Running a marathon was once regarded as one of the most difficult things a human could do. I mean, Pheidippides literally died doing this. Hans did it with 4 months of preparation after a running sabbatical of five years. How did he do this? He used one of the wearable devices of Byteflies that records heart rate data and accelerometers together with smart insoles. The latter provided for a lot of feedback to avoid injury and he used the former to monitor his progress and biological data. Hans was able to safely prepare his marathon race (which he finished in just under 5 hours) together with his personal trainer Jos Maes.
Byteflies is still improving their wearable device to not only help athletes, but everybody in general. Why? Medically, people aren’t monitored that much: we only go to the doctor when something is wrong. Essential data might still be missing, which is even more so in the case of people with disabilities. We still need to learn a lot from these diseases and wearable health devices could help the medical world to tackle this.
What We Learned
- If the speakers could agree on one thing, it’s probably this: there’s still a lot to be done in sports. Data is lacking and much of what there is to learn cannot be done since we don’t have the data to analyze. But even if we start capturing all that there is to be measured, we’re still dealing with an overload of data that need new tools to capture this in a meaningful way. Organisations that want help: let us know if you want to partner up by including machine learning in your analysis.
- Coaches will not be replaced, not in the near future anyway. Mental stress is hard to measure and human interaction cannot be neglected. However, artificial intelligence is capable of creating tools for coaches of professional athletes or guide amateur sports-enthusiasts, helping everybody to raise the bar and increasing comfort.
- Wearables have been around for some time, but it’s possible we’ve only just scratched the surface of their market value. Cloud technology and the increase in processing power of smaller (edge) devices could make wearables the next revolution in sports and health in general.
- Sports really brings people together. We look up to our idols, we love how teams are capable of mind boggling teamplay and we dream of how far we’re able to push the human body to superhuman performances. Professional sports is relatively young, who knows what we’ll be able to do in 100 years. Is it impossible for a human body to run 100 meters in 9 seconds? Current estimates say: probably yes, but then again, Eliud Kipchoge ran a distance in under two hours that, as the legend says, killed Pheidippides 2500 years ago.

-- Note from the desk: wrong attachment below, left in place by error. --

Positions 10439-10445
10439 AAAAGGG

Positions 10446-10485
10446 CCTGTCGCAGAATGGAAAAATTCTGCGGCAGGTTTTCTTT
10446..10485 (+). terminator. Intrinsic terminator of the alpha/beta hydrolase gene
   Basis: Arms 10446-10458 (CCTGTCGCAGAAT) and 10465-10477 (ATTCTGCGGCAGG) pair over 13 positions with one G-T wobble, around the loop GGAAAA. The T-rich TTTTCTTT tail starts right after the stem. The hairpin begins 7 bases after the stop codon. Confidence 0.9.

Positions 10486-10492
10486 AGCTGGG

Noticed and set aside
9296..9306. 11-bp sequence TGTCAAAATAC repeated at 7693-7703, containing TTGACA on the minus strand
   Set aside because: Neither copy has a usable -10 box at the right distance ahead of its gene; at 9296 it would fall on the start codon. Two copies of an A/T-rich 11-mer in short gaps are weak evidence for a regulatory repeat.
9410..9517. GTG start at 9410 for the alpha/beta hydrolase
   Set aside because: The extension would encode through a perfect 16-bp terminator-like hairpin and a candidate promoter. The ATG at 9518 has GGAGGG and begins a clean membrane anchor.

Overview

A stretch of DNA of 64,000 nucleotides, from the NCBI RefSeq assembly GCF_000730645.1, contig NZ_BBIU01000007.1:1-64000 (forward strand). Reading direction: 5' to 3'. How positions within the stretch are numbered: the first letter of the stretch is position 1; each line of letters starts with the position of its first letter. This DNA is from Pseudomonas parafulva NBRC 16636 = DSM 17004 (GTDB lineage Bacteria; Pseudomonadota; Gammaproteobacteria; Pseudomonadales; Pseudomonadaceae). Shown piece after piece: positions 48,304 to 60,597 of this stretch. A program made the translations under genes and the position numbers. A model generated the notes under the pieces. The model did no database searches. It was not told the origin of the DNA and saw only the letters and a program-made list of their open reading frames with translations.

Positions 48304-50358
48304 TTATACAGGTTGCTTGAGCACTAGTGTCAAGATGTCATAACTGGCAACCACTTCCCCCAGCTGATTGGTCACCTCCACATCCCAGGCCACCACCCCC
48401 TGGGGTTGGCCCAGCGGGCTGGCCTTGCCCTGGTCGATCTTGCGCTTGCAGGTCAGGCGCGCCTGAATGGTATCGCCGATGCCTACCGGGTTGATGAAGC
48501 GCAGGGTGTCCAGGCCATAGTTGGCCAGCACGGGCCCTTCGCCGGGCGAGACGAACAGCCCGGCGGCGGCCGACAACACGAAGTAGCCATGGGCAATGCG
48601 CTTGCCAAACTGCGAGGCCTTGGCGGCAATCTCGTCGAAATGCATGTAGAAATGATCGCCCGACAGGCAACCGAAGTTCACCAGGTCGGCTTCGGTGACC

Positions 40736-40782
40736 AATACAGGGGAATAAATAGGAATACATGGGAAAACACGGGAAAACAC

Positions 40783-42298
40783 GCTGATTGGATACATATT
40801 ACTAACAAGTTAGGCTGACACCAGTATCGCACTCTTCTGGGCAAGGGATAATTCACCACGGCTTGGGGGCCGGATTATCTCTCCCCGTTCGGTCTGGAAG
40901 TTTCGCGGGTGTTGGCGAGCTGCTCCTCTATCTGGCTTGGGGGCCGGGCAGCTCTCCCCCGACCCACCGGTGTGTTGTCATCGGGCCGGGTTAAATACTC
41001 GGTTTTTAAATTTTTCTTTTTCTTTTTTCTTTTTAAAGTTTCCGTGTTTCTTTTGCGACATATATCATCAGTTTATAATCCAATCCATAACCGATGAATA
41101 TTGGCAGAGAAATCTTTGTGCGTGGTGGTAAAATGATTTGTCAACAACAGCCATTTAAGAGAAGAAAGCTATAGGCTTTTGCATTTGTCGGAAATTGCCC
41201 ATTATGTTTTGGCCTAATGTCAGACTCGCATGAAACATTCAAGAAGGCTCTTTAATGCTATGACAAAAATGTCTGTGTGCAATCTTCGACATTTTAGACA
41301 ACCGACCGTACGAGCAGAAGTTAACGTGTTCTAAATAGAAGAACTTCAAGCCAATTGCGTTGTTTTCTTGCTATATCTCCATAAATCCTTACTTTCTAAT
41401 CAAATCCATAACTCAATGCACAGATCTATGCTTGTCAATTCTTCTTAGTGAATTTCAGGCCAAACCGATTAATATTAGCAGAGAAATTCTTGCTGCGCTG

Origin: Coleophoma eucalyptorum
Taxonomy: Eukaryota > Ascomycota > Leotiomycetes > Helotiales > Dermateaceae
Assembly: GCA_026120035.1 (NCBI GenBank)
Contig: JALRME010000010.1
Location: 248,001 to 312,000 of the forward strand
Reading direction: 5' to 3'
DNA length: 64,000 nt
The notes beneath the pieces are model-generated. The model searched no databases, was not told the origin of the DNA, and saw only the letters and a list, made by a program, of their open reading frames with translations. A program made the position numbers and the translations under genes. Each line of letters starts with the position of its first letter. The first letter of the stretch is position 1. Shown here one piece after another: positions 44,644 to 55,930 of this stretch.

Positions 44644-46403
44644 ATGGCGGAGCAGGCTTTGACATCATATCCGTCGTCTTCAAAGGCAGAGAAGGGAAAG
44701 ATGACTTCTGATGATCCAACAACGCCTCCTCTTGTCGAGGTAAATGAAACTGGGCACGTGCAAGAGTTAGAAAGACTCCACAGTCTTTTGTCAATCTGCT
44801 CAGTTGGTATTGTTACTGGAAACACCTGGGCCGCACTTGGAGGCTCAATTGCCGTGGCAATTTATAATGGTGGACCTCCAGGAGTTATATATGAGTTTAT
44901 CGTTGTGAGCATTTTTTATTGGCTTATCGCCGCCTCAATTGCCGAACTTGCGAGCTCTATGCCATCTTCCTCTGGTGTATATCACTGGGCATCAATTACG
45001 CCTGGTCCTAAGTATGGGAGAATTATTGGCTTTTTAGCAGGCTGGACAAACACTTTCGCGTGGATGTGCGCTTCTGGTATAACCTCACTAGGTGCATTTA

- Outliers are hard. This is not only the case in most of the data analysis use cases, it’s also very much so the case in sports. As Lotte Bransen mentioned: it’s really hard to predict a Messi, there’s only one of him, so there’s not much data available.
- Not only will technological advancements transform the world of sports, it will also change our user experience. Will we be looking at football matches or olympic races that have live data displayed with one minute of delay in the future? Imagine that you can buy a license to look at a football match that displays whatever you select to be interesting: passing accuracy, distance run, duels won… metrics that are often being show afterwards, but involve a lot of manual work. We’re reaching a point where machine learning techniques are capable of rapidly showing results on screen.
- At what point will we be able to help amateur athletes with automatic coaching without losing their interest very fast? Most current coaching tools are not tailormade or don’t account for historical trainings. How many times have you tried to follow a training schedule but gave up after you had to skip a crucial training one to many times due to bad weather? We’re confident smart coaching tools will become available and help everyone stay healthy.
“It’s really hard to predict a Messi, there’s only one of him so there’s not much data available” ~Lotte Bransen